The UK is scarred by poverty and our social security system is in crisis. At the start of the 2020s, 15 million people are on course to live in poverty. So where do we go from here?
In this series we ask how a future government should set about mending social security and tackling poverty over the next 10 years. We need a long-term plan that considers what we want to achieve in the coming years – and what that should mean for manifesto promises at the next election.
These articles are part of a wider project examining poverty and social security in the decade ahead, which also includes listening events with people living in poverty, a half-day summit and a Fabian Society research report. The project is a partnership with Age UK, the Children’s Society, Crisis, the Joseph Rowntree Foundation and the TUC.
Andrew Harrop introduces our blog series on what a future government should do to mend our social security system and tackle poverty in the decade ahead.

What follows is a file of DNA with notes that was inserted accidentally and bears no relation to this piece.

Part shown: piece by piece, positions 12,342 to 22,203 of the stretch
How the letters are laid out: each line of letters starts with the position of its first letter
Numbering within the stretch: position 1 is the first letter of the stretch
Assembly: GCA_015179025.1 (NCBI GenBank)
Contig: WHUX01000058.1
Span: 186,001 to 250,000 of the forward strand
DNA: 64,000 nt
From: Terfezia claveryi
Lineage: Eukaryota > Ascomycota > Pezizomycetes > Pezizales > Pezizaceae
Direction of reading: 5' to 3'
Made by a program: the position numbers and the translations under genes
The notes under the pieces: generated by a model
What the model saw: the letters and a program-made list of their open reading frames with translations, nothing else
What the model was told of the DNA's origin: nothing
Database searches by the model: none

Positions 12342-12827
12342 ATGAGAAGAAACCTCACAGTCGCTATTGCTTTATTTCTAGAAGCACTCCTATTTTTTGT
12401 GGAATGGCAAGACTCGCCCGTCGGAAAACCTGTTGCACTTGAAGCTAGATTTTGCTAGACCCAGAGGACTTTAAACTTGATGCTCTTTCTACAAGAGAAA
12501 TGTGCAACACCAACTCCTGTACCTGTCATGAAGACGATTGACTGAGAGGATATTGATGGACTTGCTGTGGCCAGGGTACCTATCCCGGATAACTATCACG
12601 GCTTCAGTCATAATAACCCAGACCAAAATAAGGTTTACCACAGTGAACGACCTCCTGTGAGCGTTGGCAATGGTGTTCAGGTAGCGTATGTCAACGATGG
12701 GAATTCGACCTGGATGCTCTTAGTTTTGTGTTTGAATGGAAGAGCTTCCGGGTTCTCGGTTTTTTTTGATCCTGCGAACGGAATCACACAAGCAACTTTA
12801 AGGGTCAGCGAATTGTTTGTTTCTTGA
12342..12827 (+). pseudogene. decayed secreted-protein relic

John Veit-Wilson says abolishing the causes of poverty will not cost the country more money than it has or can afford, but political will is essential.
Mary-Ann Stephenson looks at how our social security system could be different if it were based around the needs of women living in poverty.
Reverend Paul Nicolson argues any effective social security system must first be guided by moral principles.
Raji Hunjan and Marc Francis call on Labour to remember the principled stand George Lansbury and his colleagues made during the Poplar rates rebellion and argue for the renationalisation of our social security system.